Another experiment in creating a mobile friendly table of contents

Over the past week I have been working steadily to improve the mobile experience of Now don't get me wrong, it already is responsive, I just don't think it was hugely readable on a mobile or tablet device.

One of the areas that I have been focusing on is the "Time to first read", that is how long does it take the reader to get their eyes on the text they want to read. In our case, sometimes it was three screens worth of vertical scrolling before you could start reading the article. The biggest culprit is the Table of Contents (ToC).

Almost exactly a week ago I wrote about experiments to remove the ToC burden. The experiement centred around moving the ToC offscreen and summoning via a user gesture - a tap in this case. My goal was to create this offscreen ToC just using CSS by hijacking the :active pseudo class. Whilst it was pretty easy in my browser of choice (Chrome) it turns out their are inconsistencies amongst all browser that mean it is nigh-on impossible to create the consistent experience that I wanted.

All is not lost (hence this post).

Our site already had a piece of JS that would toggle a CSS class when the reader clicked the "Table of Contents" header. By using this, it is simple to hang off the relevant CSS styles to implement the table of contents. It uses the exact same principle as the article: Fix the ToC to the footer of the page, when toggled make the content visible. And that is it.

The "con" for this solution is that as of this moment there is a JavaScript requirement and I am still trying to work out how to do this purely in CSS.

Given that this is really no different from my previous approach, why am I blogging about it? Well, I just really wanted to show something off.

In speaking with Paul Lewis we looked at the design of the final solution - in my eyes, the ideal solution was to have this small area on the bottom of the page that displays a scrollable ToC. Why? Because as a reader I could still see the content if I wanted to. Paul's suggestion though was to just take the table of contents full screen.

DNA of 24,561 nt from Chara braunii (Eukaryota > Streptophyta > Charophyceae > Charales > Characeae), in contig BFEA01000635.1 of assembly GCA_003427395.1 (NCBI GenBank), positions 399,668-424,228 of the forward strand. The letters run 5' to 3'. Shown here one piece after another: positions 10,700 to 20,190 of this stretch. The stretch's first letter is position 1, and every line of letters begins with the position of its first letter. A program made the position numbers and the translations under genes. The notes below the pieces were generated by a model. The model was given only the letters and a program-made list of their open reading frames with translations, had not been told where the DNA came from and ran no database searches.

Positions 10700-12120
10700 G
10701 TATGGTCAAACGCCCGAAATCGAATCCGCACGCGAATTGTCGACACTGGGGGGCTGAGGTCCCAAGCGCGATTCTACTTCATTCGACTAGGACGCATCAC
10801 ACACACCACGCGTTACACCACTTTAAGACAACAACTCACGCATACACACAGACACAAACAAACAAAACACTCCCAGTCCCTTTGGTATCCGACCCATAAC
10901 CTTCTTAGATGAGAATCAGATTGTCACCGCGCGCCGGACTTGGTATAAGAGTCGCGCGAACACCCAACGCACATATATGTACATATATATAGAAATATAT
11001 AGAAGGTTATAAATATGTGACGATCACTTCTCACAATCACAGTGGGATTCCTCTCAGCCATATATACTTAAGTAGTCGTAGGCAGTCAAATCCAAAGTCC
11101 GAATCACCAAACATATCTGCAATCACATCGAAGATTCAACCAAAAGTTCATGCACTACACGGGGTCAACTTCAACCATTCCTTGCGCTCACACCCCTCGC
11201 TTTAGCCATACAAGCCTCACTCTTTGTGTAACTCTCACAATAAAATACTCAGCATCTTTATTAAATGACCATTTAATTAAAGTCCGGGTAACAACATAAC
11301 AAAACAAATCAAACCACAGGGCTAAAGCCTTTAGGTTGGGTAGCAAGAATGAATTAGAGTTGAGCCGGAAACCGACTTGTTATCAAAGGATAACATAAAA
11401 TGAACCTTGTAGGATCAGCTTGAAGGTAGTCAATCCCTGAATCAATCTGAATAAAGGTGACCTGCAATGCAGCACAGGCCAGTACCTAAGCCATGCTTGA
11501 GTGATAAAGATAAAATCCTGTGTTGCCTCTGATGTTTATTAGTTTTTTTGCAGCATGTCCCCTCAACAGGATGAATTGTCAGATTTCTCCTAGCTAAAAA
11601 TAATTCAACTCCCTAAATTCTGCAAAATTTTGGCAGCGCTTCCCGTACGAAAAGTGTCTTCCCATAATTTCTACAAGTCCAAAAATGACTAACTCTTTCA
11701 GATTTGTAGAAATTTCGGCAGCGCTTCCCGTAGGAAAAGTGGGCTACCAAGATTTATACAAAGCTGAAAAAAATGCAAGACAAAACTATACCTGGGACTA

I was a little skeptical at first (I always am, but Paul is correct 99% of the time). Paul's suggestion does have the following benefits:

Let's have a look at the changes.


This is just one example of an article, the header is in place with the title and the author, and then there is a table of contents stopping the reader from starting to read the actual article. Every article is currently like this.


Now you can see that the header is still in the same place and we can start reading the content straight away. If you want to navigate around the page you can bring up the Table of Contents by clicking the bottom footer.

And as you can see below, the ToC is now a full screen experience, the text is larger and clearer making it easier to interact with.

Overall I am pleased with the new experience and I hoping to get it live soon. The example shown in this article is one of the larger Table of Contents and I think it holds up well even if the user has to scroll through all the headings.

I lead the Chrome Developer Relations team at Google.

We want people to have the best experience possible on the web without having to install a native app or produce content in a walled garden.

Our team tries to make it easier for developers to build on the web by supporting every Chrome release, creating great content to support developers on, contributing to MDN, helping to improve browser compatibility, and some of the best developer tools like Lighthouse, Workbox, Squoosh to name just a few.

I love to learn about what you are building, and how I can help with Chrome or Web development in general, so if you want to chat with me directly, please feel free to book a consultation.

I'm trialing a newsletter, you can subscribe below (thank you!)